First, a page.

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  • Writer's pictureChris Duquette

The Pandemic Blues

Updated: Oct 30, 2020

"It’s the end of the world as we know it, and I feel fine.” -R.E.M.

R.E.M., at the apex of their popularity in the 1990s, told us “It's the end of the world as we know it, and I feel fine” and I am hearing that from a few of the people I talk to in my work and daily life. What I am hearing from most is “I am tired all the time,” “I can’t seem to charge may batteries,” “my anxiety is in high gear,” “everything feels harder,” “I’m breaking down more than usual,” and “I might be depressed.”

The universe has thrown us some significant curves as of late. For some of us we can take change in stride and have mostly adjusted (praise Netflix). For others the changes around the pandemic have taken a toll on them, their relationships, finances, mental health and more. And still others were already struggling pre-pandemic and may feel like their heads are now barely above water.

It’s okay to not be okay.

We are in the midst of a global pandemic, we are in what is being aptly described as a cold civil war within our country, there is a monumental election coming up, things are tense. Many twenty somethings are reluctantly returning to their family homes as the world they were being prepared for took a sharp left turn leaving them reeling and uncertain of what comes next. People are being asked to make monumental shifts in the way they work and live, couples who might normally get along are struggling to manage it all, people with children are trying to keep up with daily changes to the plan, make the right choices and balance the many hats they must wear, and people living on their own are looking for ways to stave off the isolation and still be mindful of health.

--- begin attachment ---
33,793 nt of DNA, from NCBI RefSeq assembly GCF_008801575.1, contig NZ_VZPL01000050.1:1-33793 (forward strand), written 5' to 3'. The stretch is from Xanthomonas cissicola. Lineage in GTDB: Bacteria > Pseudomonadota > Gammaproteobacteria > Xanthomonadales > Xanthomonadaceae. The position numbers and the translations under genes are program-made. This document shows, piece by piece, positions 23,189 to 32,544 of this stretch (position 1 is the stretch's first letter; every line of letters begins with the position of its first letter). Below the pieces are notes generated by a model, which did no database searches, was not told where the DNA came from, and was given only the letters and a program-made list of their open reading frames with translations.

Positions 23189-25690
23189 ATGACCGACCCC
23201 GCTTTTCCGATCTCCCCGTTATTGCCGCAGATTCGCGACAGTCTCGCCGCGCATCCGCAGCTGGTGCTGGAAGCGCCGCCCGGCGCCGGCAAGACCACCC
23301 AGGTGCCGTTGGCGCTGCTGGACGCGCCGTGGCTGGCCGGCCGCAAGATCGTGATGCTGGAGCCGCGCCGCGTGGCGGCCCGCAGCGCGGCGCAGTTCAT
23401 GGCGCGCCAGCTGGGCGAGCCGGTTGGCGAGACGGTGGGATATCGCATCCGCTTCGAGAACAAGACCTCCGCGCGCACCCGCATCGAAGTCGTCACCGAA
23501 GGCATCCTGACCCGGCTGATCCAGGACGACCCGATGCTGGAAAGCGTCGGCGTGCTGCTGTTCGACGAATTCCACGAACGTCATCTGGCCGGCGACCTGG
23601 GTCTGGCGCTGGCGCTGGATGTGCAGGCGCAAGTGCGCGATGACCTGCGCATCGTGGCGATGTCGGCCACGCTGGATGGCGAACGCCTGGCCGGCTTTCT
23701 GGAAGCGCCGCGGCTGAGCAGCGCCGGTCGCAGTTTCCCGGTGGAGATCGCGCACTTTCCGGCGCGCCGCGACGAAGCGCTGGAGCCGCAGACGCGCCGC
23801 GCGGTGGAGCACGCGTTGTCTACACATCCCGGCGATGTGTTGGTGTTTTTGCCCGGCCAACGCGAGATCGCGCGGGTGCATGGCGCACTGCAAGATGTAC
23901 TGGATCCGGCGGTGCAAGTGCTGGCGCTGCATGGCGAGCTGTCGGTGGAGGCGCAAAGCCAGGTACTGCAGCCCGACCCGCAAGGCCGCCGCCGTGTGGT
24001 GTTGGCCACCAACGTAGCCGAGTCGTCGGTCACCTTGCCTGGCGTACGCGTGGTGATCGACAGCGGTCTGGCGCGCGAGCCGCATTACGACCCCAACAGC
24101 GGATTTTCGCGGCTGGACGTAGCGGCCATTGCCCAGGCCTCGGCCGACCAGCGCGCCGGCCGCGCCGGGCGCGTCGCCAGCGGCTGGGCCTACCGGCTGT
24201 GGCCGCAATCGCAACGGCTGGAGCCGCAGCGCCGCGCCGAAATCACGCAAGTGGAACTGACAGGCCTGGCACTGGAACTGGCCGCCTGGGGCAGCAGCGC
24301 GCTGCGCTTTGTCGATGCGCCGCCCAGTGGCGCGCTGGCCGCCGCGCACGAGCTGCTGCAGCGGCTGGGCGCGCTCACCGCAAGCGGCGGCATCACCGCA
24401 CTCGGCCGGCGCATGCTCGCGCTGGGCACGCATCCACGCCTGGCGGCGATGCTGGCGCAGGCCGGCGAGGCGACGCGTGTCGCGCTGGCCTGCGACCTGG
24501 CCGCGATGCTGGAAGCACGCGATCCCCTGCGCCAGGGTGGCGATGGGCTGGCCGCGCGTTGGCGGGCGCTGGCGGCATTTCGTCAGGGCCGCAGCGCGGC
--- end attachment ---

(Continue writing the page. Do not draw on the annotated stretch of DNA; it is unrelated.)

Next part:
It is a lot.

The coronavirus pandemic has created a paradox of sorts with mental health services. At a time where more and more people need some extra support, it is harder to connect with services and most services are virtual now making it both easier and harder depending on your resources and how you feel about it. The reality right now is most of us are struggling, some more and some less, but most of us are not currently living our best lives. We are putting one foot in front of the other and getting through the day, our own personal versions of the movie Groundhog’s Day with the same day on seemingly endless repeat.

And that’s ok.

Because this isn’t something we can manage or fix or even avoid, there is no way out of it only through it and most of it is entirely out of our control. Which is hard. So it can be a good time to be as gentle and compassionate on ourselves and those around us as we can. Which isn’t easy but is also why so often we grow during difficult times. Growth is good but it’s uncomfortable and sometimes it even hurts.

What can make things better?

There is no one size fits all answer to this question but there are some things that might help. Find connection where you can whether it’s a virtual happy hour, a Facebook group or socially-distanced yoga on the beach. Go easy on yourself. We are not designed for ongoing stressors like this so it’s going to wear us down faster. Be your own best friend, cheer on your small victories like putting on pants or making your bed. Don’t let a mean inner critic take charge and make what is already hard harder. Reassess your self-care. Many of the things we’d normally do to soothe and destress are not available right now, so you might have to get creative. Get a new hobby. I know someone learning belly dancing off of YouTube and another person slowly becoming a master dog groomer as they keep their pet runway ready. And finally, reach out, to a friend, a therapist, your doctor, whatever makes sense for you.

Therapy can help.

Therapy can offer real support at a time when most of us could use it. A pandemic is also a great time to tackle those lingering issues you didn’t have time for before. Maybe work on managing your anxiety in ways that work better for you. Or tackle the on again off again depression that makes your life harder than it perhaps needs to be. Work on a difficult relationship that is weighing on you. Get some clarity about what you want when this pandemic is over. Figure out where you are, what you need and want, and how to get there.

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